7 Great Things about “Borderlands 2″

The truth is that I’d rather be playing Borderlands 2 than writing this right now. In fact, I was just playing it. And it’s addictive, and funny, and quirky and smothered with love. For those of you who’ve never played the first (guilty as charged) you play a “vault hunter.” You don’t really have much of a backstory, but then, for this kind of game, you don’t really need one. Suffice to say, there is a Big Bad out there named Handsome Jack, a suave, psychopathic representative of a megalomaniac Hyperion Corporation bent on unlocking some vault which contains a powerful creature they hope to control. You are sided with a charming band of rebels in a town called Sanctuary, who aims to stop him.

Borderlands 2 Trailer


For those who’ve never played the first, there is a quick recap to start the game. It’s not really necessary, but it’s appreciated. It lends some context to the long, epic journey you’re about to begin.


Everything in the game, from the art style to the dialogue – even the jaunty sway of your rifle’s target scope as you sprint, is packed with personality. I don’t know if you’ve ever read much sci-fi, but Borderlands brings to mind the parodic universes of Terry Prachett’s Discworld, the punny fantasy worlds of Piers Anthony, or Harry Harrison’s Bill, The Galactic Hero. This is Bizarro Mad Max, and you will love spending time here.


Sometimes in a game, sidequests are these cookie-cutter things endlessly repeated. What’s great in Borderlands 2 is that the sidequests are hand-crafted little sojourns in their own right. Often times they will return you to an area you may have visited during a main quest, but open up another section that was previously inaccessible.


While they don’t advertise it on the back of the box, Borderlands 2 is kind of an open world. While the tale itself is pretty linear, the world is monstrously large and has almost a kind of sci-fi cartoony Skyrim quality to it. Fast Travel terminals let you go anywhere you want, and while you might not have new questlines there, the creatures and lootboxes always respawn, so you can farm at will for new guns, money and experience.


There is a marvellous sense of space to the hostile world of Pandora. This largely has to do with the fact that not only are there wide, flat open spaces where winged Raak (a kind of pterodactyl) fly, but plenty of verticality. Gaping caverns sit beside looming towers. You’re always climbing up or jumping down in this game, and shooting while doing both.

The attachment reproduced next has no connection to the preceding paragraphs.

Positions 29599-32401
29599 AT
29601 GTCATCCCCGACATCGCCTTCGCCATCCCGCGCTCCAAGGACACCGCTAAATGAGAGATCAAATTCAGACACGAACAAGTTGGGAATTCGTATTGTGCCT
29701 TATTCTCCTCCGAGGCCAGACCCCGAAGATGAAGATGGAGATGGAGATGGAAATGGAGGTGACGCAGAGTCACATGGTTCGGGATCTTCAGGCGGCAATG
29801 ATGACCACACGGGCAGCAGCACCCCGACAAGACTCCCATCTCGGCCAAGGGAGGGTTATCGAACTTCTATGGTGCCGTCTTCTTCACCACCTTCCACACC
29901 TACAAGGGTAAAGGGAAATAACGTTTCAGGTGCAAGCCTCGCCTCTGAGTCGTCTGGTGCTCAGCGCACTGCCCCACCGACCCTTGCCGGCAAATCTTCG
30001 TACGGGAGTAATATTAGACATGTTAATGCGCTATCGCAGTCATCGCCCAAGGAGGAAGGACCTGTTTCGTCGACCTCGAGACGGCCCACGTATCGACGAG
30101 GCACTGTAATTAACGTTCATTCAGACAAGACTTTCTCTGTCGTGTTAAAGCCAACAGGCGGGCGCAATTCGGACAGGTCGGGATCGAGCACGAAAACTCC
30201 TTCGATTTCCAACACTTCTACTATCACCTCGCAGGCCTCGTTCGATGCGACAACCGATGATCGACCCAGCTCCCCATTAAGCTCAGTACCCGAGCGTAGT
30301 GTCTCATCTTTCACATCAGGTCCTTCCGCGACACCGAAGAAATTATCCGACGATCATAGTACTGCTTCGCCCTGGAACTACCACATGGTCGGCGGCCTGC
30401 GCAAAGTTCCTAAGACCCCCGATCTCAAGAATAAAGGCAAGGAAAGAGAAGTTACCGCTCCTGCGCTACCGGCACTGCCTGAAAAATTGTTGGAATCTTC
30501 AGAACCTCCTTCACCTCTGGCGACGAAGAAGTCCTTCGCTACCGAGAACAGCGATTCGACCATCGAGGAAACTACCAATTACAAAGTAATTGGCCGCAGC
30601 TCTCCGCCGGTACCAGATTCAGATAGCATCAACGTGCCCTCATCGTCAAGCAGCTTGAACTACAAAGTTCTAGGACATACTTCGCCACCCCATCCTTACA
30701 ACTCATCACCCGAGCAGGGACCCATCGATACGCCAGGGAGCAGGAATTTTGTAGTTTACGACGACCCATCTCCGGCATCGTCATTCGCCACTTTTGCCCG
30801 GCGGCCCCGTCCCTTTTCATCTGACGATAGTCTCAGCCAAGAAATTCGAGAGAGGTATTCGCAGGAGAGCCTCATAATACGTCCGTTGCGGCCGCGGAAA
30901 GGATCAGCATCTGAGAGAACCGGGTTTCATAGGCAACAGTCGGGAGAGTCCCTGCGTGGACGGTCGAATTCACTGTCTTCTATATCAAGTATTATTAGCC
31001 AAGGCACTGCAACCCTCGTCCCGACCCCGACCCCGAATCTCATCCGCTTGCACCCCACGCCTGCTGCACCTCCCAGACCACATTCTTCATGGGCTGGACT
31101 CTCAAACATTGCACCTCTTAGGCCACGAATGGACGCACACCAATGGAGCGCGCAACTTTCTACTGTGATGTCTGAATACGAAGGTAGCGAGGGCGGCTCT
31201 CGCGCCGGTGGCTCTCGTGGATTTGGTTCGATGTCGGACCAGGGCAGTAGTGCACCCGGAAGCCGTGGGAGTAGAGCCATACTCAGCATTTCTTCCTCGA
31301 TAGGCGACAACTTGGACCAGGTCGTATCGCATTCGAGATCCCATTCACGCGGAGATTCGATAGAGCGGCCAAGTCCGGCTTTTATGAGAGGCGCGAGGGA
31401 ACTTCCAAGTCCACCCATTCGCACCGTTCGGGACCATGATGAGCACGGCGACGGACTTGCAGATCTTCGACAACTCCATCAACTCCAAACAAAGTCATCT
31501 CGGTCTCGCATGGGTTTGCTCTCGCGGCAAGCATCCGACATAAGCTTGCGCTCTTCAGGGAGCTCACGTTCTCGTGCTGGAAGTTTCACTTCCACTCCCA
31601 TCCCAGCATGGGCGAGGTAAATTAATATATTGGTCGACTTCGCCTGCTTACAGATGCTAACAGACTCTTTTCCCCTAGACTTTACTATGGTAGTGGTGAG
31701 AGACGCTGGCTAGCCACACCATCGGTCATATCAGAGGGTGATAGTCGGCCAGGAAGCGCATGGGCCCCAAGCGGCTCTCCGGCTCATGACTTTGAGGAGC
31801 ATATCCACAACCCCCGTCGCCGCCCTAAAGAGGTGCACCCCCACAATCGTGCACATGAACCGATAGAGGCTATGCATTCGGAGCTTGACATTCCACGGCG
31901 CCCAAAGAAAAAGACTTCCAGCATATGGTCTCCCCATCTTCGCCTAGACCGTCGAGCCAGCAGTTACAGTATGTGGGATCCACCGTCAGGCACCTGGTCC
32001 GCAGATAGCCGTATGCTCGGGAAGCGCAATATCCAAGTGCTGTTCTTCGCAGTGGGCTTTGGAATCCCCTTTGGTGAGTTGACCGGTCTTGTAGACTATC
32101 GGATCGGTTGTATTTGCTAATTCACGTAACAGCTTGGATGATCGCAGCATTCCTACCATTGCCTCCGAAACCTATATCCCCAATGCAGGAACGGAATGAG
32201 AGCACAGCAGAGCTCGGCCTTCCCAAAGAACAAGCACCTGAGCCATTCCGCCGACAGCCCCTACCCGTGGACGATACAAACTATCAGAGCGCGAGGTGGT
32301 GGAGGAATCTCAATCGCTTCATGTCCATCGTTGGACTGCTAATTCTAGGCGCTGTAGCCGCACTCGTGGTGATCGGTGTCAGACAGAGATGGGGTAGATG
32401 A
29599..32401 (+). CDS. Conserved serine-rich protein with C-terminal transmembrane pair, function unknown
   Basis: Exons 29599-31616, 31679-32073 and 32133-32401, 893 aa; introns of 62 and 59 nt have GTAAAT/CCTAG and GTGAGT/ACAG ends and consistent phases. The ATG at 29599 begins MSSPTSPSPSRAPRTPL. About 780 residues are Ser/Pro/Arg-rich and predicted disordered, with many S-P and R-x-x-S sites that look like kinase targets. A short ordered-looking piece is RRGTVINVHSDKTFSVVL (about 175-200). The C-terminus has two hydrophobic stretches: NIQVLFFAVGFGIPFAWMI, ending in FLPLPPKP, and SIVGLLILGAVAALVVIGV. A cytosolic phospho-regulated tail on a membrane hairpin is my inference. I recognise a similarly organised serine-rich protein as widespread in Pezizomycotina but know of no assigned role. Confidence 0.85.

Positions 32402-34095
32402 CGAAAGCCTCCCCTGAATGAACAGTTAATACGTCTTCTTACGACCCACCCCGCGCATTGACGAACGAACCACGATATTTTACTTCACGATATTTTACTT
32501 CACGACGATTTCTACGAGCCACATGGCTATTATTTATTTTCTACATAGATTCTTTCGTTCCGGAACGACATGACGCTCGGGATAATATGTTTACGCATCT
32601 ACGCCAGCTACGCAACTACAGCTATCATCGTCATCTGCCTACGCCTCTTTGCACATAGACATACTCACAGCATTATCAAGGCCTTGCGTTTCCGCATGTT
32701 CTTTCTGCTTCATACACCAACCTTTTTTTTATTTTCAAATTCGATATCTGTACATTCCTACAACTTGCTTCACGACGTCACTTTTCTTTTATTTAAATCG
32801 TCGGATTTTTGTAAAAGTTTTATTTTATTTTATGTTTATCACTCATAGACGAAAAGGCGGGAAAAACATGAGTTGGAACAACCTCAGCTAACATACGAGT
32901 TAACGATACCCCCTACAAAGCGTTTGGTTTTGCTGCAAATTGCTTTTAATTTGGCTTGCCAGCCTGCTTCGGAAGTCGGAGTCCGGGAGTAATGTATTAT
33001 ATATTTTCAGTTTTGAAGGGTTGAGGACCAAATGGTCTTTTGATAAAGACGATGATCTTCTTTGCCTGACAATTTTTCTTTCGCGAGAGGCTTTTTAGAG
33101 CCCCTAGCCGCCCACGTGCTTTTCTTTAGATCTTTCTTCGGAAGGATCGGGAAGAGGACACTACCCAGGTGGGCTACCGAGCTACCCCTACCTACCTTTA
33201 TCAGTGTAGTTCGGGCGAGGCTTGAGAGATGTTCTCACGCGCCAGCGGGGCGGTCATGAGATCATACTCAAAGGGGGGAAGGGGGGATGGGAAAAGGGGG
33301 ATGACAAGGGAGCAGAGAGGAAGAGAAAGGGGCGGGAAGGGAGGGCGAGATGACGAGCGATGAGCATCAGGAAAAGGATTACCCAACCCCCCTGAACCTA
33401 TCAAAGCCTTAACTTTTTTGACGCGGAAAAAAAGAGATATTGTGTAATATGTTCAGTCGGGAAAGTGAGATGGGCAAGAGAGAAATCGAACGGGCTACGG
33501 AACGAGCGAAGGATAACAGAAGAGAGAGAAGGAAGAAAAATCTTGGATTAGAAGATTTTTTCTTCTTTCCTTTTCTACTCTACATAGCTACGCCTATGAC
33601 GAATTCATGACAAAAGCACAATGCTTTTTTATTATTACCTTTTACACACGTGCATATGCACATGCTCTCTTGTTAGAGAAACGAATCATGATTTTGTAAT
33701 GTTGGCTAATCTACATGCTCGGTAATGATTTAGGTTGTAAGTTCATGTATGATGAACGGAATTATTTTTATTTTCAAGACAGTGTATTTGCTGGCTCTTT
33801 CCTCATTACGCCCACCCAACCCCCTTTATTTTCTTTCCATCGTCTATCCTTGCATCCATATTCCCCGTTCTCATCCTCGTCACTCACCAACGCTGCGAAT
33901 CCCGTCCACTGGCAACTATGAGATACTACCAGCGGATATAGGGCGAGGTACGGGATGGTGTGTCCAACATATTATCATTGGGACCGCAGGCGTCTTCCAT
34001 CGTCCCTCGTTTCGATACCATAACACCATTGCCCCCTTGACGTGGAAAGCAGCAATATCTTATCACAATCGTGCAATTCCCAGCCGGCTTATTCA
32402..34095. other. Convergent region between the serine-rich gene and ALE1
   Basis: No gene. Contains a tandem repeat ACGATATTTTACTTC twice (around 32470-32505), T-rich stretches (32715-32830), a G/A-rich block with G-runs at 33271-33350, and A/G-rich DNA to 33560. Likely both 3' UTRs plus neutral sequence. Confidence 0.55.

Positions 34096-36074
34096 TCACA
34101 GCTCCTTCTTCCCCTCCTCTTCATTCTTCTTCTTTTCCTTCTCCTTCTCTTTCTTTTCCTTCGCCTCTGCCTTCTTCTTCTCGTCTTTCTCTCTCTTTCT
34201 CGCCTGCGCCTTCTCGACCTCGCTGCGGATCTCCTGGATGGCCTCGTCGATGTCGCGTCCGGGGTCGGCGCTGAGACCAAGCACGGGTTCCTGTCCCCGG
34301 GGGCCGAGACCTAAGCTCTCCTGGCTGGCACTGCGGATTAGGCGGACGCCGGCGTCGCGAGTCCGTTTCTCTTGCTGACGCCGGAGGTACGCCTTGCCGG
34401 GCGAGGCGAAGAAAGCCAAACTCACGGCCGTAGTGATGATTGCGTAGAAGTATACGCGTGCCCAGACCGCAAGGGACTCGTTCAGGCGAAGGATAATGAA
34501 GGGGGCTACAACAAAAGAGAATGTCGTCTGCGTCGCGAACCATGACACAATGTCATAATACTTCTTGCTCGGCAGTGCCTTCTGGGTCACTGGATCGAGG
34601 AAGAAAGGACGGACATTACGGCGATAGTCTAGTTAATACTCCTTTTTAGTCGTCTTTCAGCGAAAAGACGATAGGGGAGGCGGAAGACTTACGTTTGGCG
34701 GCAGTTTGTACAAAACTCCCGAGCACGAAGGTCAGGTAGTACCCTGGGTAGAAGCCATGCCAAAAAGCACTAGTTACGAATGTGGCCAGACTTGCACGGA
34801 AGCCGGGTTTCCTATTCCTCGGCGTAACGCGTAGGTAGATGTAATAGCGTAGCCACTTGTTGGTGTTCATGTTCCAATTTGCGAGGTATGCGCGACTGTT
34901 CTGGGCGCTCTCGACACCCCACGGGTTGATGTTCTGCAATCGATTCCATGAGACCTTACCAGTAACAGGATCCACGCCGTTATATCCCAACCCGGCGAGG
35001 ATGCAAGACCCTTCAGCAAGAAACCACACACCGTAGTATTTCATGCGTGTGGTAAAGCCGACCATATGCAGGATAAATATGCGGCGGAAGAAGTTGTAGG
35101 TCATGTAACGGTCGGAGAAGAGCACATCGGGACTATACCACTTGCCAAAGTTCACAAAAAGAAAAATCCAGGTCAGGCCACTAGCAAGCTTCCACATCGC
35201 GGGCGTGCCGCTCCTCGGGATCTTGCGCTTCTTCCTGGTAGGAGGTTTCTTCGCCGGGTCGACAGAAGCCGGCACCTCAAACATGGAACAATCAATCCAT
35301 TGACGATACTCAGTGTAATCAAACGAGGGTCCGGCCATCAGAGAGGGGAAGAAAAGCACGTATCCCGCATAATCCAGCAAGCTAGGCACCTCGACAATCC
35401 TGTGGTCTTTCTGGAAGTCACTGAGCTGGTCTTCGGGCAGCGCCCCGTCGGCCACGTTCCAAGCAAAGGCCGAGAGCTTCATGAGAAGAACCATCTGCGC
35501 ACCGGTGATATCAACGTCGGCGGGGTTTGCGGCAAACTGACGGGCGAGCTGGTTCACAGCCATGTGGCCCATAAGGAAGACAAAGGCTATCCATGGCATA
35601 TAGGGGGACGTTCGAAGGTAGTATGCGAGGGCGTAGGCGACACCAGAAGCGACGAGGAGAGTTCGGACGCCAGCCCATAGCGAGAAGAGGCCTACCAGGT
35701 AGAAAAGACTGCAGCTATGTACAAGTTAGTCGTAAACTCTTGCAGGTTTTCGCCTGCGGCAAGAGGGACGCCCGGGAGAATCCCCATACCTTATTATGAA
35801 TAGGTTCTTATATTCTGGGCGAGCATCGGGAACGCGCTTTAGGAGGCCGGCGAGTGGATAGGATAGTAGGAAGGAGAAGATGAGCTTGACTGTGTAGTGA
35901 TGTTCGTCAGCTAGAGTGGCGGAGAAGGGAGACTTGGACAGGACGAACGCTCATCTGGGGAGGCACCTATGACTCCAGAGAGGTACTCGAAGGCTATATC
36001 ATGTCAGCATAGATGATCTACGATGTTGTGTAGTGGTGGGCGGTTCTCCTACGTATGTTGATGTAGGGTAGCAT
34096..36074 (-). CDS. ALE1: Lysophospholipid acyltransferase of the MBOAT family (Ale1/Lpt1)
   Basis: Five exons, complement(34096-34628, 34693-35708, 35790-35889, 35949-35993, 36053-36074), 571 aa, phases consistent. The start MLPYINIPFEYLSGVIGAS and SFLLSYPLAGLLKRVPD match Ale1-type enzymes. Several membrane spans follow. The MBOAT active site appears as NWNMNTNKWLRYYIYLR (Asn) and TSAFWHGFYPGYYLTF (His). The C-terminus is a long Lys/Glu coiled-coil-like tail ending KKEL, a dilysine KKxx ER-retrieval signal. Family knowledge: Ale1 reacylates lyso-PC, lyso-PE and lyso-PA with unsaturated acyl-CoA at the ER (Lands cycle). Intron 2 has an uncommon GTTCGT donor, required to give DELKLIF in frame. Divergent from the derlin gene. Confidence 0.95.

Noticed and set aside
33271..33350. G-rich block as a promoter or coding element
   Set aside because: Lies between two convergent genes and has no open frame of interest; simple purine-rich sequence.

Every gun you find is like a new best friend. With literally millions of variations, and a slot-machine style way of disgorging them, you’ll be picking up each one and examining it carefully against the ones you’ve already got. But the differences aren’t just in the numbers — the guns have personal aesthetics as well. The developer must have had a whole team just drawing guns for years.


Enemies don’t just rush at you. Some do, especially the suicide bombers. But for the most part, enemies are quite agile. I witnessed two crazies leaping over railings down some stairs to get to me. Also, they’re pretty good at dodging. The best part is when you kill them. They jerk like the cartoons they resemble. It feels like the game was tuned for fun.


Look — the game is hard. There’s no option to change the difficulty, and that’s a shame. It’s easier when you play 4-player co-op, but for those of you who don’t have friends, to solo this game requires a lot of farming skills, weapons and money, and a lot of dying. And if you don’t have friends or much time, you might want to give this game a pass, despite its alacrity.


Even after you’ve cleared an area, enemies respawn quickly. Not quite Far Cry 2 bad, but it’s frustrating when you have to repeat an area and suddenly you’re swarmed by these animals you’ve already killed. Sometimes I find myself just running past them, pulling them behind me like an angry train until I reach a new area and they lose interest in me.


That brings me to the thing I hated the most in the game. The save system is terrible. There are liberal cheeckpoints, and if you die you respawn at them, but if the kid is crying, or if you’ve just got 15 minutes to kill, and you save and quit in the middle of a quest, the next day when you boot up the game, you’ll find yourself all the way back at a fast travel hub and have to work your way back to where you were the previous day. What’s more, all the enemies have respawned and you have to kill them all again. A warming — play your missions all the way through before you save and quit. It’s like one of those relationship talks you have with a partner – finish the conversation or you’ll pay for it the next day.

FINAL WORD: The game is great. A few snags, but overrwhelmingly awesome.


Sherwin Sullivan Tjia is the author of five books: Gentle FictionsPedigree Girls (Insomniac Press), The World is a Heartbreaker (Coach House Books), The Hipless Boy (Conundrum Press). His latest is a choose-your-own-adventure story told from the perspective of a cat. It’s called You Are a Cat! (Conundrum Press). His most recent invention, the E-Z-Purr, is a CD with over an hour of cats purring! and is available for purchase from CD Baby.

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